In our next trip behind the publishing industry curtain, we are going to take a look at Bowker’s annual report on ISBN registrations and discuss how everyone is still misunderstanding the annual statistics.
I’m sure we all w the story in PW last week:
A new report issued by Bowker found that a total of 786,935 ISBNs were issued to self-published authors in 2016, an 8.2% increase over 2015.
According to the report, ISBNs for print books rose 11.3% to 638,624 titles, while e-book ISBNs for self-publishers fell 3.2% to 148,311. Since Bowker measures the number of self-published books by ISBN, its count does not include e-books released by authors through Amazon’s KDP program, as they use ASIN identifiers rather than an ISBNs.
The 11% increase in print self-published titles was a slower gain than the 34% increase in 2015 over 2014. While the number of self-published e-books did fall in 2016, the decline was slower than the 11% drop reported in 2015.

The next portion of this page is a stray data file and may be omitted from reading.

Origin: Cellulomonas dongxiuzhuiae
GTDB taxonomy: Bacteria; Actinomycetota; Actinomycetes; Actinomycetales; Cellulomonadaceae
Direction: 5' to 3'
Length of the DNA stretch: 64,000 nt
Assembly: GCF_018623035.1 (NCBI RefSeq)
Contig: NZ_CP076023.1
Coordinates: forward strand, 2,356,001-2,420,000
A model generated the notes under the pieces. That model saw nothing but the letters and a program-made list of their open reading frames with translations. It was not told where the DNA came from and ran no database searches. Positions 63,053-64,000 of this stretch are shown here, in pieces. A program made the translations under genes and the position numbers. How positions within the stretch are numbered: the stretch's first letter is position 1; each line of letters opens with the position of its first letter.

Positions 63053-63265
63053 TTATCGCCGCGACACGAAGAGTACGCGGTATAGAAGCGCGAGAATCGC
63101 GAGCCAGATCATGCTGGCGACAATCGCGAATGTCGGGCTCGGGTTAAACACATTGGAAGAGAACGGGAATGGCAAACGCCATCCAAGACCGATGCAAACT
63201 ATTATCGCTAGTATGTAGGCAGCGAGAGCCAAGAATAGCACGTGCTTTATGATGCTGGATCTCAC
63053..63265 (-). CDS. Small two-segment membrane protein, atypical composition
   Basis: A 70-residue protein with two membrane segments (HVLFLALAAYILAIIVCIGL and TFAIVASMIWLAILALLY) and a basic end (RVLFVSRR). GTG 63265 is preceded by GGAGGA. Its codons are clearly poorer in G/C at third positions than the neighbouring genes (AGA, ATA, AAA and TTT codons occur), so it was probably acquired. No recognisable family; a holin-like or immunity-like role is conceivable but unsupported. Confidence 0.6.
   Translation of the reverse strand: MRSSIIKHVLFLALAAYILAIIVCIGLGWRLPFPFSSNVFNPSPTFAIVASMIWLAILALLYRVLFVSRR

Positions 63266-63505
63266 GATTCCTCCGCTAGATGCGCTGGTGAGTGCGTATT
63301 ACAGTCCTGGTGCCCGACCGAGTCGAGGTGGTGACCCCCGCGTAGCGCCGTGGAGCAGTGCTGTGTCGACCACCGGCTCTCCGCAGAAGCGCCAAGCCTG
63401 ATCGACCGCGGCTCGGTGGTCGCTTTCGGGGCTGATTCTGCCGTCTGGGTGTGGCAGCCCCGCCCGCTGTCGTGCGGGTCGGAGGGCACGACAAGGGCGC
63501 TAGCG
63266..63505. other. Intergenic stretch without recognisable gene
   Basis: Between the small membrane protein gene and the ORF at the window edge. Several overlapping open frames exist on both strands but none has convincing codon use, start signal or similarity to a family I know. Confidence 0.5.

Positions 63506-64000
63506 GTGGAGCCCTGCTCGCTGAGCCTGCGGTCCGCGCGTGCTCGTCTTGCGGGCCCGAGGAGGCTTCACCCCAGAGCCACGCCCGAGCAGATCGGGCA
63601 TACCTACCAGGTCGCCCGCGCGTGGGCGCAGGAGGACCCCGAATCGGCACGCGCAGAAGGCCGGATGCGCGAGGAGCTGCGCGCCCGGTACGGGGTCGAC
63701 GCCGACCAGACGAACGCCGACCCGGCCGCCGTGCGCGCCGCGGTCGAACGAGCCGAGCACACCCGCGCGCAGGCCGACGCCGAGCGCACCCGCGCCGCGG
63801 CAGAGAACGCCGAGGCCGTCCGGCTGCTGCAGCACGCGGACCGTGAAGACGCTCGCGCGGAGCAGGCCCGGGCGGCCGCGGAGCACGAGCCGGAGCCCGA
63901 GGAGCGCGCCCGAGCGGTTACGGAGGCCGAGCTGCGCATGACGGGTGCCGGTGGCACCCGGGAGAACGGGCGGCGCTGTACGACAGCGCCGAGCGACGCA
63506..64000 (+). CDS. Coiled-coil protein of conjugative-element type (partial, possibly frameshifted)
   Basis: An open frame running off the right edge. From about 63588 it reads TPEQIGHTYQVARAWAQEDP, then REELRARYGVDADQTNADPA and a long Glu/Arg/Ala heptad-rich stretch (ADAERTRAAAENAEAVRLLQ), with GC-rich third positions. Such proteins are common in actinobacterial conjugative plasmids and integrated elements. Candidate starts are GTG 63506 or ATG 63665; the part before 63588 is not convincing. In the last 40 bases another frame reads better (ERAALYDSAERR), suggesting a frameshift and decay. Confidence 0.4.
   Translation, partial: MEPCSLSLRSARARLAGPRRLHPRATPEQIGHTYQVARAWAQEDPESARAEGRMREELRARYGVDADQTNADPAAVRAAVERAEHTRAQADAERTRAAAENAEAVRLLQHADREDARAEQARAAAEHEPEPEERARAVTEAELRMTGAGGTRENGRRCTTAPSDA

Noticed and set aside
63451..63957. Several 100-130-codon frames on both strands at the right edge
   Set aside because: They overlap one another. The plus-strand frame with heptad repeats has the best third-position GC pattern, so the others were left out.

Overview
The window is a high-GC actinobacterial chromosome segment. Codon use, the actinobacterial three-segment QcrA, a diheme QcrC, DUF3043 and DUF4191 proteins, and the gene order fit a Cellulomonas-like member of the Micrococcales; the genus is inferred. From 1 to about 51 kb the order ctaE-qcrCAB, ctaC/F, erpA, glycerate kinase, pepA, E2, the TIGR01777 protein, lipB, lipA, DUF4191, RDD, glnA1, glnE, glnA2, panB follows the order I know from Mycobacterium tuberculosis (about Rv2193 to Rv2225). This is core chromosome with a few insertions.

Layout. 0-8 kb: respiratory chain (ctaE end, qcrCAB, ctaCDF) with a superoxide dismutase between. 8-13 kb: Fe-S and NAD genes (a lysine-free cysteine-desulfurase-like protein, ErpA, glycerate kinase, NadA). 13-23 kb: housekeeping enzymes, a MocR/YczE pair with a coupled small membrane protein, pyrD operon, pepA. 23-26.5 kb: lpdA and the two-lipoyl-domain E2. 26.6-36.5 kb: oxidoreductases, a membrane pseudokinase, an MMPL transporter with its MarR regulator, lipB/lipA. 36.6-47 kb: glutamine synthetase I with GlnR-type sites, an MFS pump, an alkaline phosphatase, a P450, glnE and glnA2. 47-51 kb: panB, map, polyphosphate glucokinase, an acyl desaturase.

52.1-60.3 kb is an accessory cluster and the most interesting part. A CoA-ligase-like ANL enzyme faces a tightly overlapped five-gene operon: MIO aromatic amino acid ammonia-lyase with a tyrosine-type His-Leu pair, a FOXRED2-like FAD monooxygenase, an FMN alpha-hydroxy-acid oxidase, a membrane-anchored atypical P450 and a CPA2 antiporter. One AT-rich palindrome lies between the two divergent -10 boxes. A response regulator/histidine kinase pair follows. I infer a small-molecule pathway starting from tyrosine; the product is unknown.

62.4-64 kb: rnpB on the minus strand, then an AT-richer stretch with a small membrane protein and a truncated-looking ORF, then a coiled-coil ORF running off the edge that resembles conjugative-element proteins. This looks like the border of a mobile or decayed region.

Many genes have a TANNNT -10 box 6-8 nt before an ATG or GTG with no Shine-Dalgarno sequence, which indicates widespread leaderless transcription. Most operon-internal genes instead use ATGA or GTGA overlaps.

“Overall, we believe that these numbers point toward an ongoing maturation and stabilization of the self-publishing industry,” said Beat Barblan, director of identifier services at Bowker.
The thing about this report is that it doesn’t actually mean what you think it means.
For those just tuning in, an ISBN is more or less a serial number for a book. You must get one for a print book or it can’t be distributed, but the same is not true for an ebook (although there are benefits to getting an ISBN for an ebook).
ISBN registrations are handled by a different agency in each country. In the US, that is Bowker.
Since Bowker only license ISBNs in the US, and nowhere else, they can’t tell you the number of ISBNs registered by self-published authors in, say, Canada.
To be fair to Bowker, they implied the distinction in the actual report, but even they muffed their commentary, saying they saw “an ongoing maturation and stabilization” . Publishers Weekly missed that nuance, and many pundits are going to make the same mistake.
We have no clue how many ISBNs were registered by indie authors, much less the number of titles published by said authors, so be careful how you use this data.